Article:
Based upon those same considerations, a capacitor laminate can be constructed according to the present invention as embodied in the capacitor laminate indicated 26. Because of the structural rigidity provided in the capacitor laminate, it can readily be produced as an intermediate product and delivered to a variety of sites for inclusion in a capacitive printed circuit board such as that indicated at 10 in FIG. 1.

Because of the same considerations in the invention, such a capacitive printed circuit board can be manufactured using existing technology except for the inclusion of the novel capacitor laminate as an internal component therein. The PCB may be produced as an intermediate product ready to receive surface mounted devices and the like or completed with the devices mounted thereon and ready for use in a variety of applications.

In operation, both the capacitor laminate and a capacitive PCB constructed therefrom are designed with various characteristics, particularly electrical characteristics including capacitance in accordance with the present invention for satisfying the requirements of a variety of applications. Specifically, the capacitor laminate is formed with total capacitance admittedly less than the total capacitance necessary for simultaneous operation of all of the devices on a PCB, at least under optimum conditions. This is made possible through the concept of borrowed capacitance which permits the devices to draw on the necessary capacitive value from the capacitor laminate because of the concept of borrowed capacitance and because of the random operation of the devices.

The ability of the capacitor laminate constructed according to the present invention to perform its intended function within a capacitive PCB has been found to further illustrate advantages of the concept of borrowed capacitance in that the thickness of the dielectric sheet 32 can be varied as much as 10% without affecting the capacitive response of the devices mounted upon the board. Such a characteristic is believed to clearly demonstrate that the devices are not functioning purely based upon capacitance in a proportional or allotted amount of the capacitant area. Rather, it is believe that this ability to operate with substantial variation in dielectric thickness indicates an ability of the devices to borrow the amount of capacitance necessary for operation in a given application. In any event, this phenomenon, although possibly not fully understood, is believed to further enhance design variations within the invention.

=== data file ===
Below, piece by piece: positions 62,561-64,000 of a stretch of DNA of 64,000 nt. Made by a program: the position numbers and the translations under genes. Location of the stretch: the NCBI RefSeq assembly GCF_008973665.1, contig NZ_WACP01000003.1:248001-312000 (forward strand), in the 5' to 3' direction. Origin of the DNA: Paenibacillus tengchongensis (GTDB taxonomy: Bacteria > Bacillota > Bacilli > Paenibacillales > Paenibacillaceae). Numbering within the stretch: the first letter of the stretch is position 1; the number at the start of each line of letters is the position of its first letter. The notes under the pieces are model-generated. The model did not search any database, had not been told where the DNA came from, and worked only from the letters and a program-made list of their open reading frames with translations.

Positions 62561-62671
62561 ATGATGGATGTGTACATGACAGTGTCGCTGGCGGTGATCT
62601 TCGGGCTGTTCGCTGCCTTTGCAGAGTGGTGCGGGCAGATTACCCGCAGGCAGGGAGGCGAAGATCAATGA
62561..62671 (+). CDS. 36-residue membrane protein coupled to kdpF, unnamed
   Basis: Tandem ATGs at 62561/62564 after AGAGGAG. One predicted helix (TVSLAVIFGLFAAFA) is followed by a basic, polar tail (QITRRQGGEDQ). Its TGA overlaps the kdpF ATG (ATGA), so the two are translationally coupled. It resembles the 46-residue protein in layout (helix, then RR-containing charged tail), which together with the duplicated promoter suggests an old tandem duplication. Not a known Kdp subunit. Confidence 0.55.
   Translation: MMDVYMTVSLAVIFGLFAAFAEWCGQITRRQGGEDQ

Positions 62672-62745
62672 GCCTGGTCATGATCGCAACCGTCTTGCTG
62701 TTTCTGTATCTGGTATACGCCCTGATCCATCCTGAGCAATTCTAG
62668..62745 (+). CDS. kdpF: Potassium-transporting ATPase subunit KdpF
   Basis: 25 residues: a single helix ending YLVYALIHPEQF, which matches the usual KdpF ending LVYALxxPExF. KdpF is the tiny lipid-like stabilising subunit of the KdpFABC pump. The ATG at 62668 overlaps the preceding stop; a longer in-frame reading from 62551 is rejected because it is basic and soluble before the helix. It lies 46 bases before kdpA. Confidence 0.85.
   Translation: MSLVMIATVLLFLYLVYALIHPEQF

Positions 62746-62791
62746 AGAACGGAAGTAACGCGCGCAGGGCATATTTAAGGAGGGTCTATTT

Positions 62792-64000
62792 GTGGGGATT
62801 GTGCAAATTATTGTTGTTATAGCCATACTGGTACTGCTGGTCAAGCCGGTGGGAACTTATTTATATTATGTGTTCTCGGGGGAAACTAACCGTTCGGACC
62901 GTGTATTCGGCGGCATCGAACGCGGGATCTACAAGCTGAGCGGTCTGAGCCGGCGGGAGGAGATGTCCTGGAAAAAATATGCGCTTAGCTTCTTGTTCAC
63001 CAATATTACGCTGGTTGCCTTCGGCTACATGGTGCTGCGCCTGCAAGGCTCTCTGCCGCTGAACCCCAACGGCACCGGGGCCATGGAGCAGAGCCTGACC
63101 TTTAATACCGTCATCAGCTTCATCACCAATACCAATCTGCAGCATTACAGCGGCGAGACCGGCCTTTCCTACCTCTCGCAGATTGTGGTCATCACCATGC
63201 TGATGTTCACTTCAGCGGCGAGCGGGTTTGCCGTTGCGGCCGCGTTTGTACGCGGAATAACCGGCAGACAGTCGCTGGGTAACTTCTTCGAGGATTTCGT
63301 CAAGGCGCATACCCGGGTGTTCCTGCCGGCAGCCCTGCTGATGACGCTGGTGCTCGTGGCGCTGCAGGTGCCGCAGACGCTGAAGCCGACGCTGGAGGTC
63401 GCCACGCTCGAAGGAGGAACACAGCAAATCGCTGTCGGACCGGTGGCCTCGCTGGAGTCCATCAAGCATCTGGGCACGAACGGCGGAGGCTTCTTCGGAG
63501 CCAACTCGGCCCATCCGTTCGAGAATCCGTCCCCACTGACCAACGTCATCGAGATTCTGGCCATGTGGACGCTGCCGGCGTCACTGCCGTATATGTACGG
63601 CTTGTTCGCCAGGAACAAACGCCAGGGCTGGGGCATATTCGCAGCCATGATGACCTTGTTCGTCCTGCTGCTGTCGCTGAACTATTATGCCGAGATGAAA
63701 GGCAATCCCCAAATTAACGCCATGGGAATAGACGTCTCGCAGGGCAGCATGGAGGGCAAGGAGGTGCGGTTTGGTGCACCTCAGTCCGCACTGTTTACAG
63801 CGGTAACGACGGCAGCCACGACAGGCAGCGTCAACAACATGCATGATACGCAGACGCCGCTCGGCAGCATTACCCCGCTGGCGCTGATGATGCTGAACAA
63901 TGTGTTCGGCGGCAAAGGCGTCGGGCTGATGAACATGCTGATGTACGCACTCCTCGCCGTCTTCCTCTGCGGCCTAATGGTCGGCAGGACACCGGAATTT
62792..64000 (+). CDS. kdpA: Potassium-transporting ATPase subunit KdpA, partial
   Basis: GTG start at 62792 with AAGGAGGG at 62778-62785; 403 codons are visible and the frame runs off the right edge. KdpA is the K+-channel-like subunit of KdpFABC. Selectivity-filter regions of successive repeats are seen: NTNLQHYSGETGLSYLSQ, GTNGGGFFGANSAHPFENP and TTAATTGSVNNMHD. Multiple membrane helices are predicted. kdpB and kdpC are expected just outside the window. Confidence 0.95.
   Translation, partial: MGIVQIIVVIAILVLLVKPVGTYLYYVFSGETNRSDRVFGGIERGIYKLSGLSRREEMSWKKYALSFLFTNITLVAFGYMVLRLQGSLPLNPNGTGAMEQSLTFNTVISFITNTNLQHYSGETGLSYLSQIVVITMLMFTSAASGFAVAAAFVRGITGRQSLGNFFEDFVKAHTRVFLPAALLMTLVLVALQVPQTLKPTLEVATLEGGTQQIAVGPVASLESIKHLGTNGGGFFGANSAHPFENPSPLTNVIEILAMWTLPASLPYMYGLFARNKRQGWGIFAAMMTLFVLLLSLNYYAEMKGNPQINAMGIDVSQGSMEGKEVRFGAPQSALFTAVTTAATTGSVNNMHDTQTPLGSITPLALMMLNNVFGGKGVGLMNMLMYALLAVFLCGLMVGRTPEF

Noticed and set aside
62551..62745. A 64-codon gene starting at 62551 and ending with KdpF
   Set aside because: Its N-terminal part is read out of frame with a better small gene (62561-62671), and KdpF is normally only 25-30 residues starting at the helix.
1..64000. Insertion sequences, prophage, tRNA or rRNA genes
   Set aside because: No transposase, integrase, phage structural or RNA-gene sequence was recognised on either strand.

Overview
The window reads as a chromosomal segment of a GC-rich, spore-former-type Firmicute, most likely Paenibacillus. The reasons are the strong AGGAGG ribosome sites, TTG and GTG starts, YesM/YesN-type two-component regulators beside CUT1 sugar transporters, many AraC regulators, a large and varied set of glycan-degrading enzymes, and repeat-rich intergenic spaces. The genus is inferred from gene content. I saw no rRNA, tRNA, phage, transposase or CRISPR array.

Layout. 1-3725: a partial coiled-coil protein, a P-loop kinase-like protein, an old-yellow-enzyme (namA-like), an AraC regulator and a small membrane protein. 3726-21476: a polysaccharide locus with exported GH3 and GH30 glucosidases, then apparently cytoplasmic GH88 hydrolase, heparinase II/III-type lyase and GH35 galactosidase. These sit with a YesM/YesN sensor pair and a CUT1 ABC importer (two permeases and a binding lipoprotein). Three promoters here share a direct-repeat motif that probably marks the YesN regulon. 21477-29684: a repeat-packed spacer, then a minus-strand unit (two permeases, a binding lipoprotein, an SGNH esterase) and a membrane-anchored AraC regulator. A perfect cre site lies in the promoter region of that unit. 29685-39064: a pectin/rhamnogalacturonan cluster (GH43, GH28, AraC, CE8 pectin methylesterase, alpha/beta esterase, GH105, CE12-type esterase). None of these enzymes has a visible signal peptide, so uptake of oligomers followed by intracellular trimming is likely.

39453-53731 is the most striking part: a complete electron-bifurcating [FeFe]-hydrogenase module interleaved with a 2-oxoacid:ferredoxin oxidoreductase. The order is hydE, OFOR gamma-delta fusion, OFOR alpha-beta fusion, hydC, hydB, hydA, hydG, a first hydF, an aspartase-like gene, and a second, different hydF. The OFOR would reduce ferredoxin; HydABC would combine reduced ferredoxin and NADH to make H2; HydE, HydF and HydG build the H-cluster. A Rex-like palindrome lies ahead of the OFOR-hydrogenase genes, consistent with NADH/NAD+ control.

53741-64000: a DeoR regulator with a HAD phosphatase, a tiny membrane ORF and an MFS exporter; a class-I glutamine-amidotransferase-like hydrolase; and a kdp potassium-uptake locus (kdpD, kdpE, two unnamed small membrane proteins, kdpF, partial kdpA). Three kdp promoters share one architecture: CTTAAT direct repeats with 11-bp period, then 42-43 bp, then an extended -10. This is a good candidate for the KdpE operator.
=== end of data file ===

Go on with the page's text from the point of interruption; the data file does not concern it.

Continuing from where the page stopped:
It is also noted that theoretical considerations discussed immediately above and elsewhere in the present discussion are intended to provide a more complete understanding of the invention. However, it is to be understood that operation of the invention may be dependent upon phenomena or other design considerations different from or even contrary to those set forth above. However, the capacitor laminate constructed in accordance with the present invention has been found to function novelly for all of the reasons set forth above, regardless of the theoretical basis therefor.

In manufacture, the dielectric sheet and conductive sheets are selected in accordance with the preceding discussion for the capacitor laminate. With the conductive sheets being formed preferably from one ounce copper having standard treatment on the adjacent surfaces 44 and 46 as noted above and the dielectric sheet being selected in accordance with the most preferred embodiment above, those three sheets as separate structurally rigid entities are combined in the proper order and configuration and laminated together. The various layers of the capacitor laminate are then assembled and laminated at 300 pounds per square inch pressure at a temperature of about 350 F. for about one hour. Steel separators are preferably employed adjacent opposite surfaces of the capacitor laminates in order to assure smooth surfaces thereon for facilitating their inclusion in a printed circuit board.

Thereafter, the capacitor laminate may be included as laminations or layers with one or more of the capacitor laminates being included in the printed circuit board according to its intended application. The printed circuit board may be fabricated according to existing state-of-the-art technology except for the inclusion of the novel capacitor laminate of the invention.

Accordingly, there have been described above a variety of embodiments for a capacitor laminate and capacitive printed circuit board constructed and manufactured according to the present invention. Modifications and variations in addition to those described above will be apparent to those skilled in the art. Accordingly, the scope of the present invention is defined only by the following appended claims which are also set forth as further examples of the invention.

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Classifications
U.S. Classification428/209, 428/901, 428/457, 428/432, 428/426, 361/748
International ClassificationH05K1/03, H01L23/64, H05K3/46, H05K1/16
Cooperative ClassificationY10S428/901, H05K2201/0355, H05K3/4611, H05K1/0366, H05K2201/0209, H05K1/162, H01L23/642, H05K2201/09309, H01L2924/0002
European ClassificationH05K1/16C, H01L23/64C